Tuesday, March 15, 2005

 

The Age Old Reading Debate

I found a very interesting editorial at the Endless Faculty Meeting blog Reading without comprehending By Patrick Mattimore

he are two clips from his article. "We do not teach children to comprehend what they read. That statement may seem heretical, but consider how we teach reading. Early on, children learn to read by turning letters into sounds and sounds into words. Words become sentences and those sentences become paragraphs and eventually stories and lessons. We test children on what they retain, but we don't teach them how to pull essential material from text nor to determine what is essential."

"Once students comprehend and contextualize written material, they are ready to think critically about what they are learning. They can evaluate scientific theories, digest and analyze political arguments, and ask intelligent questions that will lead them on the path to self-discoveries. These critical thinking abilities develop as students' stockpiles of comprehended information deepens."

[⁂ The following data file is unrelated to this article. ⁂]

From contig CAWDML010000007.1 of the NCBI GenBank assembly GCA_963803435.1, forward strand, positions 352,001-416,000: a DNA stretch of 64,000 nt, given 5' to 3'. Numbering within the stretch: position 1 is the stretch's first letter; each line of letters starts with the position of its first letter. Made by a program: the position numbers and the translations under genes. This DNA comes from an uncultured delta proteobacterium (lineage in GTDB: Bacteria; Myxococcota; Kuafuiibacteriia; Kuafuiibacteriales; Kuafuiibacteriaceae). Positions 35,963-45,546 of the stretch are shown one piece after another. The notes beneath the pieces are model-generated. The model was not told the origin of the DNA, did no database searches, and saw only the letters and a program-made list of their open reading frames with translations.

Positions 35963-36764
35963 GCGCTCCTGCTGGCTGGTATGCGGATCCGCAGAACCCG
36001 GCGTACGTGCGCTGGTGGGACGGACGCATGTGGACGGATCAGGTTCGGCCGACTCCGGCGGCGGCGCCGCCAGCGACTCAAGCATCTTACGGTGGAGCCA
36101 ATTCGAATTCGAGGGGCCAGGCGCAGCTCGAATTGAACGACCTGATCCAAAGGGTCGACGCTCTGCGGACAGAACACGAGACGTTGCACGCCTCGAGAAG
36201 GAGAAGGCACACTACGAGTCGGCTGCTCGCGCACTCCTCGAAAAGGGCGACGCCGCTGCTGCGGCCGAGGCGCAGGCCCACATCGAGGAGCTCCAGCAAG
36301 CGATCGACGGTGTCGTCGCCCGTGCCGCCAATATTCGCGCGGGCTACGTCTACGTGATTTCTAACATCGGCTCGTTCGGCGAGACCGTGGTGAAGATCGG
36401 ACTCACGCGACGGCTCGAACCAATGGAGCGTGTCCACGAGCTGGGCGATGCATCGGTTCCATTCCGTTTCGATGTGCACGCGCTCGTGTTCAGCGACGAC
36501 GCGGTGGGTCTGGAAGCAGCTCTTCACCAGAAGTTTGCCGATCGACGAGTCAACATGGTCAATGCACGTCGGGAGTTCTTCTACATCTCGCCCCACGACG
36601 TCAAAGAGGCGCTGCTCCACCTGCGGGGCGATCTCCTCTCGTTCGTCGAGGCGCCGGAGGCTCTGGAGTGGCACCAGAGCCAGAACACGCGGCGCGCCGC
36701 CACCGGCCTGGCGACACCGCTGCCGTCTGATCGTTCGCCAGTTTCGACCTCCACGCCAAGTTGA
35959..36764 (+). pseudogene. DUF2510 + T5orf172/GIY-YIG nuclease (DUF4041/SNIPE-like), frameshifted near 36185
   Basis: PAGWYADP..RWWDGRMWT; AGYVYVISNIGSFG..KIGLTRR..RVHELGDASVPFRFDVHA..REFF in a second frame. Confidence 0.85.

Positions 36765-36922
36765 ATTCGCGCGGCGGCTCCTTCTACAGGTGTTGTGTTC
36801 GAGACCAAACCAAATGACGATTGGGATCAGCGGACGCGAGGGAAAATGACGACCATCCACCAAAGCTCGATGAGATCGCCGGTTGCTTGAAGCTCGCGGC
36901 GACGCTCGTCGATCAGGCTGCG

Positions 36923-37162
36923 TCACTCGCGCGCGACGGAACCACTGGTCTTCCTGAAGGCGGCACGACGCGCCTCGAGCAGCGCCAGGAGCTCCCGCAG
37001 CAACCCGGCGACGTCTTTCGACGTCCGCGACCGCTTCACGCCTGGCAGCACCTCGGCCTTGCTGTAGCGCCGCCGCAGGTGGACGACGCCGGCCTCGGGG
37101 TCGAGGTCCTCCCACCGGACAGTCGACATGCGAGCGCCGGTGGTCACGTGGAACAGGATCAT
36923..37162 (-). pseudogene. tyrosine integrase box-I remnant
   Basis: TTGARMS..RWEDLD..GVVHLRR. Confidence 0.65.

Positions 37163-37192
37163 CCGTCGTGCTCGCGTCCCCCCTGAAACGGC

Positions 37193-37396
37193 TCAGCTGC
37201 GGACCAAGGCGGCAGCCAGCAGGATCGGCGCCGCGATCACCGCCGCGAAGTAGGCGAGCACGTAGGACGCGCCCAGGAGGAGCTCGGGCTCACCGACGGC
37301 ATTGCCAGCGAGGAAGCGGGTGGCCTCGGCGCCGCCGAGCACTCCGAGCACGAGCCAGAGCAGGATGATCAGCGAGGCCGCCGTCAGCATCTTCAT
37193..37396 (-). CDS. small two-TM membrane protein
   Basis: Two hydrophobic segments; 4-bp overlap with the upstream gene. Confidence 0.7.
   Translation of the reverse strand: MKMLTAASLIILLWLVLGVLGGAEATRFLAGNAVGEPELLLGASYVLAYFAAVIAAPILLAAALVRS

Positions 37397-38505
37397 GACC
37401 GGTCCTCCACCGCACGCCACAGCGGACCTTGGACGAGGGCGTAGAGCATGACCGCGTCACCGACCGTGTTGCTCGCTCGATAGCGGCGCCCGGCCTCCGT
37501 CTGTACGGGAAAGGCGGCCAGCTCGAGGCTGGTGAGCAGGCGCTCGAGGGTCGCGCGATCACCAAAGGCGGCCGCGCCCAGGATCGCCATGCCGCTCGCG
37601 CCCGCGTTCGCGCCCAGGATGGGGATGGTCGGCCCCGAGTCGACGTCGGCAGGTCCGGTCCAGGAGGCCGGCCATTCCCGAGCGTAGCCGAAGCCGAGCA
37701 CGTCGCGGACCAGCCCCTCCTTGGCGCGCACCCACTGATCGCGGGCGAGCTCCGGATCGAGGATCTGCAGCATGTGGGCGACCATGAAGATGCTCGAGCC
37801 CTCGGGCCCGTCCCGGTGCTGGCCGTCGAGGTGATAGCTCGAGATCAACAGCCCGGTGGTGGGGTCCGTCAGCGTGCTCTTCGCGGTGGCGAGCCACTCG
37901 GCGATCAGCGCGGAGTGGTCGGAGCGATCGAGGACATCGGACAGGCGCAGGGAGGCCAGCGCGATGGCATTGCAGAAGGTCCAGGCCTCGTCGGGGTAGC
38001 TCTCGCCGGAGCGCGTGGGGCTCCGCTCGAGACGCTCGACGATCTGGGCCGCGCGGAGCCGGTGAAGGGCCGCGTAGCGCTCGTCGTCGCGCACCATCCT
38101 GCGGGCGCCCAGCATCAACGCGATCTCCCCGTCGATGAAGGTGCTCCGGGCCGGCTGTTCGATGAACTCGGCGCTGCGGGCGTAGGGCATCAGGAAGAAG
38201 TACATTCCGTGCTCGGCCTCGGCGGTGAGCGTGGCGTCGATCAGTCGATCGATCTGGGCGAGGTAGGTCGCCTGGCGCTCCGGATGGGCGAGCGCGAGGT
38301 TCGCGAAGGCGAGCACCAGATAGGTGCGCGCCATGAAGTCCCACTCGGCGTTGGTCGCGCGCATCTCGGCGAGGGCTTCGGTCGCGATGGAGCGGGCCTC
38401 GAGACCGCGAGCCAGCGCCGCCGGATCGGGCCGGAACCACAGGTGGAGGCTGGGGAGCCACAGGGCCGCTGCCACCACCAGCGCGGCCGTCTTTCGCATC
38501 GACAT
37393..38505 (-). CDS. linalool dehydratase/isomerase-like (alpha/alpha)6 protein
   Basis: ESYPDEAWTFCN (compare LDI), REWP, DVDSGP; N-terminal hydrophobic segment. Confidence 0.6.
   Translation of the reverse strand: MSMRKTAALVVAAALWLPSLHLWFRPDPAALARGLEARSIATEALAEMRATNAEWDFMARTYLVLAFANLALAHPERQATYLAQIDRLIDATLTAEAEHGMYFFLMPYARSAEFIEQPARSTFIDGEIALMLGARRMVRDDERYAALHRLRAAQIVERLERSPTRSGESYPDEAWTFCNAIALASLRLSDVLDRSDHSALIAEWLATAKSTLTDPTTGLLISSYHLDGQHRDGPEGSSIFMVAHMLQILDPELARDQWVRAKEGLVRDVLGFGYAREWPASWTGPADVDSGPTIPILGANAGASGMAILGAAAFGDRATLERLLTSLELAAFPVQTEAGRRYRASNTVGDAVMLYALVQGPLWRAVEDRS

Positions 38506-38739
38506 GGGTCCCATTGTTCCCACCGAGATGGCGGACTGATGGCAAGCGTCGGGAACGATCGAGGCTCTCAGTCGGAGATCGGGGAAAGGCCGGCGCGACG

What is also important for students to do is to DISCUSS the material they read after they are finished. With my children, they look at a title and we make predictions as to what the story will be about. That way, when they are reading they are referring back to clues and awaiting an outcome. Also, if phonics is taught separately then students can focus more on content.

Comments:
I remember asking my son at the age of 7 about the story he was reading. He said to me, "You mean I am supposed to understand it?" He was totally sincere! It became a family joke, but it is really indicative of just what you are talking about here. If we don't ask them to talk about what they read, they probably won't think much about it, either.
 
thanks for sharing your thoughts about your son.
--Amy
 
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